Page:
TwHP Lessons

Woodrow Wilson:
Prophet of Peace

[Cover Photo] Woodrow Wilson House (Woodrow Wilson House)

For two painful weeks he had prepared for this moment. Now, on November 10, 1923, the eve of the fifth anniversary of the Armistice that concluded World War I, Woodrow Wilson was ready to deliver a commemorative address by radio from the library of his brick home on S Street in Washington, D.C. Frail and weak, Wilson rose that morning from a replica of the Lincoln bed in the White House. Above him hung a large picture of the American flag; an old mahogany desk from his days as president of Princeton University stood in the corner. On the mantel above the fireplace a tarnished brass shell fired by the American artillery against the Germans in 1917 was a constant reminder of the thousands of lives sacrificed to that European war.

Wilson then began the long process of dressing for the occasion, his butler helping him fit his paralyzed left side into his clothes. The president relied on the strong arm of his servant and his cane to walk to the elevator, which carried the two men down to the second floor. Wilson passed the drawing room that displayed the mosaic of Saint Peter, a gift of Pope Benedict XV, and a Gobelin tapestry, a gift of the people of France, and entered the library. Though it was filled with books, it still could not hold his entire collection of more than 8,000 volumes. On one shelf was a special case containing his own published works.

Today the library was even more full. Across the floor ran the cables necessary for the radio broadcast, and Wilson's wife, Edith, stood by with a script, ready to prompt him should his voice fail. As an announcer introduced the nation's former president, Wilson stood before the microphone holding pages he could barely read. His short speech focused on one of the defining events of his life: he urged the nation to finish the peace process by joining the League of Nations as a way to prevent the return of the rivalries that had ignited World War I.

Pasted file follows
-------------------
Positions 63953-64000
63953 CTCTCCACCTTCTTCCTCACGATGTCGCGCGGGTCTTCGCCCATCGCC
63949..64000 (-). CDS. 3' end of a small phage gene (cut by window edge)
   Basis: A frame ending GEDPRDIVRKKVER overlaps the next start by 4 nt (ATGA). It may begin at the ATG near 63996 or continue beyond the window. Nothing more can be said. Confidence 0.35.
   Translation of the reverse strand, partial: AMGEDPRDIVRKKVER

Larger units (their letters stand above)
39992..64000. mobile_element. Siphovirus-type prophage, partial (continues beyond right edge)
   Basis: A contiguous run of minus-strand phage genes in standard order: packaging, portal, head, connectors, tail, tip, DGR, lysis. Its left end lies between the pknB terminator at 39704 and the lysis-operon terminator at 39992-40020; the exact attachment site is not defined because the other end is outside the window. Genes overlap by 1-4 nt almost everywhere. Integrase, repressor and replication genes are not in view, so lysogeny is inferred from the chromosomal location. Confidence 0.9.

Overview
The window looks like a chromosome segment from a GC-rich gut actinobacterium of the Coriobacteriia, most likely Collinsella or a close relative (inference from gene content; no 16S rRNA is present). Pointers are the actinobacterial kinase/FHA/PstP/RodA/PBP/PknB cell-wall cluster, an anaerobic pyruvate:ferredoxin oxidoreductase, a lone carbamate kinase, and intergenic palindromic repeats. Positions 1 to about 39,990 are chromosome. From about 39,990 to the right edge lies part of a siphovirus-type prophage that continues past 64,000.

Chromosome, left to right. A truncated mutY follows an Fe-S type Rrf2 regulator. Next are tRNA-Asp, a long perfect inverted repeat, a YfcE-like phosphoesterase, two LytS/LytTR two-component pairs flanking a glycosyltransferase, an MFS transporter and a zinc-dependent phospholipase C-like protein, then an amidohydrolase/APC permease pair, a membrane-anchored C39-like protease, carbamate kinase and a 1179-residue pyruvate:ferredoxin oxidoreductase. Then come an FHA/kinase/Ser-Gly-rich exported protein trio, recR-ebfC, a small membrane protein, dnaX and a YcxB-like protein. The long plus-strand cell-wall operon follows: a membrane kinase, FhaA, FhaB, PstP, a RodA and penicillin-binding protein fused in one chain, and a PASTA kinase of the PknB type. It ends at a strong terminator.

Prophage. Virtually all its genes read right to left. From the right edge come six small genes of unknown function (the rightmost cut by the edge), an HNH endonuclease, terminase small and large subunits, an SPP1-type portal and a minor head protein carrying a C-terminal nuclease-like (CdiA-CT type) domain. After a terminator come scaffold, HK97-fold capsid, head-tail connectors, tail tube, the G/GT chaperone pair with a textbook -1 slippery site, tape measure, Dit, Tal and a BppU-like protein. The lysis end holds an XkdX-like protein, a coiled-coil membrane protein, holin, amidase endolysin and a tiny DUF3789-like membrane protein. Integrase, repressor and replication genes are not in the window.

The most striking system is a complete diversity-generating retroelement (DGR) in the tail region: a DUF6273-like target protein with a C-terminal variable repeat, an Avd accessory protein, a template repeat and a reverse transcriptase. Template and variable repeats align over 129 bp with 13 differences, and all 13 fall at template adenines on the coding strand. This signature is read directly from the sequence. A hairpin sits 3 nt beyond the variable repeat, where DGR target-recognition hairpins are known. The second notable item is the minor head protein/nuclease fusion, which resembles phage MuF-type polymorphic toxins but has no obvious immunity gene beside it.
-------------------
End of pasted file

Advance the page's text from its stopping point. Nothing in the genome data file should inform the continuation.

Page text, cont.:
About This Lesson

Getting Started: Inquiry Question

Setting the Stage: Historical Context

Locating the Site: Maps
 1. Washington, D.C., 1914
 2. Presidential Tour, 1919

Determining the Facts: Readings
 1. Wilson's Passion for the League of Nations
 2. The Collision of Ideals and Policy
 3. Wilson's Final Campaign

Visual Evidence: Images
 1. Origin of the League of Nations
 2. The Covenant
 3. The Wilson house
 4. Wilson's library and drawing room
 5. "Three Little Elephants"

Putting It All Together: Activities
 1. Public Speaking
 2. Current Events and Wilson's Peace
 3. Partisan Political Cartoons
 4. The Power of Mankind

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Woodrow Wilson House and Museum

This lesson is based on the Woodrow Wilson House, one of the thousands of properties listed in the National Register of Historic Places.




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